My Sweet Mexico

untitledMexico’s dulces (sweets) are a blend of indigenous ingredients melded with European traditions, and in “My Sweet Mexico,” Mexican native Fany Gerson brings these sweet indulgences to vivid life. A Culinary Institute of America alumna and the granddaughter of Russian-Jewish immigrants, Fany is no stranger to the melding of two worlds. Some of the oldest recipes here are ancient drinks like atole (ground corn; the word “atole” comes from atl, water, and tlaoli, ground corn). Others stem from Spain’s Arabic heritage, like mazapan, alfajor de miel, and orange blossom water (even the Spanish word, azahar, comes from Arabic).

The included illustrations and photos bring the varied facets of modern Mexico to life: as you first open the cookbook, the endpapers recreate azulejos (glazed tiles) and a colonial wooden door that gives way to photos of antique candy shops, exotic tropical fruits like soursops and mameys, gorgeous food photos and local artisans hard at work. The book starts with an in-depth primer on ingredients and tools. A note: many of the more exotic fruits that Fany uses, like tecojote, mamey, or zapote negro, may be difficult to find. Because they are ingredient-specific recipes, there are no substitutions for these recipes. But they are few in number, and the other ingredients should be readily available in your area.

For those new to Mexican desserts, I would recommend starting with one of the simpler recipes like jamoncillo de leche (milk fudge). The milk fudge has few ingredients and is made in one pot; I made it with the suggested variation of evaporated goat’s milk, and it’s like a firmer version of cajeta (dulce de leche). Be prepared for much stirring and waiting; it takes about 30-40 minutes for the mixture to reach the right consistency. There are also several suggested flavor variations like coffee (I used 2 tsp. reconstituted instant espresso in place of coffee extract), lime, etc. to mix it up a bit. This is one that would be great for gifting around the holidays.

The importance of corn in the Mexican diet can’t be overlooked, and corn gets its own chapter, with such entries as pemoles (coffee-flavored corn cookies), sweet fried masa cakes, and fruit tamales. In other chapters, there are unexpected gems like bean candy, which reminded me of the sugared beans I would snack on in central Japan, or the amaranth “Happiness” candy, a heavenly combination of nuts, dried fruits, honey, and puffed amaranth seeds. Candied fruits are another staple; I love Mexican candied pumpkin, and Fany demystifies the process, suggesting several variations like candied prickly pears, tamarind pods, papaya and chayote. The coconut-stuffed limes glisten like emeralds, hiding an unexpected (but fitting) filling.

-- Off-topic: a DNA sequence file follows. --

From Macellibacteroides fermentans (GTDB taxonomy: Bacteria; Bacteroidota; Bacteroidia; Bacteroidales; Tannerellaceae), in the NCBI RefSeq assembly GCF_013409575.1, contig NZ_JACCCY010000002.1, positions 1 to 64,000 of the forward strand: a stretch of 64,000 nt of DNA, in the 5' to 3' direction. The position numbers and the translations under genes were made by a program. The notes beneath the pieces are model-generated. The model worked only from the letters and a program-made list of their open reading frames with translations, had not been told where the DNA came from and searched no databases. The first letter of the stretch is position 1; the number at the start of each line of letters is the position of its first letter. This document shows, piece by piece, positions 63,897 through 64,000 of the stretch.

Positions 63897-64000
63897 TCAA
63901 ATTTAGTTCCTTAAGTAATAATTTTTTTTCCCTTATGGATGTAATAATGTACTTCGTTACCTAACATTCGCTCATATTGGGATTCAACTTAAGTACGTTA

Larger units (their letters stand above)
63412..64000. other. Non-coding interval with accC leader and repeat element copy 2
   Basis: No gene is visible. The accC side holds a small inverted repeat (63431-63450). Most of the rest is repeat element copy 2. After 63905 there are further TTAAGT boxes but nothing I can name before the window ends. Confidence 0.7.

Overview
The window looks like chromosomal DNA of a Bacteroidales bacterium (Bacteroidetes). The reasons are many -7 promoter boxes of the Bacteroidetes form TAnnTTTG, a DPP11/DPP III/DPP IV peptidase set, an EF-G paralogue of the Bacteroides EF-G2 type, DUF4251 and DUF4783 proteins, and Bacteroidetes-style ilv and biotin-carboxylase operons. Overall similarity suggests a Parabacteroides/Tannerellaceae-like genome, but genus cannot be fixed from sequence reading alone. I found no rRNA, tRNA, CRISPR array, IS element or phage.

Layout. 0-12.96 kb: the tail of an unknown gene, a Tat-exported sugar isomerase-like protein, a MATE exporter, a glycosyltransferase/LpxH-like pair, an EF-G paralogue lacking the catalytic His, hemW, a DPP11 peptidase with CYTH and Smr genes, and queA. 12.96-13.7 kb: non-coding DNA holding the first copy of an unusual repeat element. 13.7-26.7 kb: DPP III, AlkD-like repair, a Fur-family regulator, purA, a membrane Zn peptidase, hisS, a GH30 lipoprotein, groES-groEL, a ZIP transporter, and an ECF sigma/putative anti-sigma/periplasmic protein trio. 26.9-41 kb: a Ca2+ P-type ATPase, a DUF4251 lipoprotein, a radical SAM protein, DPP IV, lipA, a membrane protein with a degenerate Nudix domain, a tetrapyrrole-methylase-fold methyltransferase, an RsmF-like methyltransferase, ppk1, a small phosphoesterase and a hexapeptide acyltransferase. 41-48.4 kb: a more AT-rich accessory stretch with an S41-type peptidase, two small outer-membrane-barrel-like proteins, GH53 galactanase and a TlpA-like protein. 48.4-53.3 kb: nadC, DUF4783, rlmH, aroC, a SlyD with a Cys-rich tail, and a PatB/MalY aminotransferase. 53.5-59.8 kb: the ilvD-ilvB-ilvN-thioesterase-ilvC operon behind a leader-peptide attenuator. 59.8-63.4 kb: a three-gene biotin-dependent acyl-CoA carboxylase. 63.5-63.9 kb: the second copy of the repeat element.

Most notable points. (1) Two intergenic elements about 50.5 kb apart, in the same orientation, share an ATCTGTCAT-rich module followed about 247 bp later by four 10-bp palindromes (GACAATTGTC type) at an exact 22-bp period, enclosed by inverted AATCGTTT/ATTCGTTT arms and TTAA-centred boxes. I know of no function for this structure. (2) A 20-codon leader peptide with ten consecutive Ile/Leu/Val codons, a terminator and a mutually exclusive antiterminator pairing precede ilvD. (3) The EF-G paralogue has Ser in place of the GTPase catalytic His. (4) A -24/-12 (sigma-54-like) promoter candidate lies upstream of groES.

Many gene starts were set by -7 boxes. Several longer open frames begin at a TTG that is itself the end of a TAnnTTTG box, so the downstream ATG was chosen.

The chapter on “pan dulce” (sweet breads) is near and dear to my heart; I live in a city surrounded by Mexican bakeries, and I love to browse the cases stacked with ever-changing assortments of brightly-colored pastries. I particularly liked Fany’s recipe for huachibolas (cream cheese morning rolls); the yeast dough hides a surprise filling of cream cheese (I tried the recipe using Neufchatel cream cheese). Fany also chronicles old-fashioned sweets like candied nuts and caramels, some with pronounced tropical flavors, like gaznates (fritters filled with mezcal meringue) or lime meringues. There’s even a chapter on frozen desserts (Mexican ice pops and ice creams), with some truly surprising (and refreshing) flavor combos on display, including avocado, corn, and cheese ice creams, spicy mango ice pops, and rose petal sherbert. (Fany just published her second cookbook, Paletas: Authentic Recipes for Mexican Ice Pops, Shaved Ice & Aguas Frescas, if you are looking for a more in-depth guide to Mexican frozen desserts.)

Finally, the book closes with “Mexico Moderno” (Modern Mexico), ten recipes that Fany created to pay homage to “the new Mexico,” one that blends imported influences with traditional flavors. Recipes include a decadent chocolate-rum tres leches cake, cheesecake with spiced quince, upside-down plantain cake, and mango bread pudding with tamarind sauce.

“My Sweet Mexico” pays homage to Mexico’s cultural and geographical diversity, and Fany is an engaging tour guide. Each recipe includes informative tips, recipe origins, or notes about a specific artisanal shop that brings the recipes to life. The recipes themselves are clearly printed and easy to follow (if time-consuming); like all recipes, you may find that you need to adjust cooking times based on your cookware, oven temp, etc. They’re written in such a way that they’re not intimidating, making Mexican sweets accessible even for novice bakers. It’s a gem of a cookbook that deserves to be in your kitchen.

(Review copy generously provided by Ten Speed Press)

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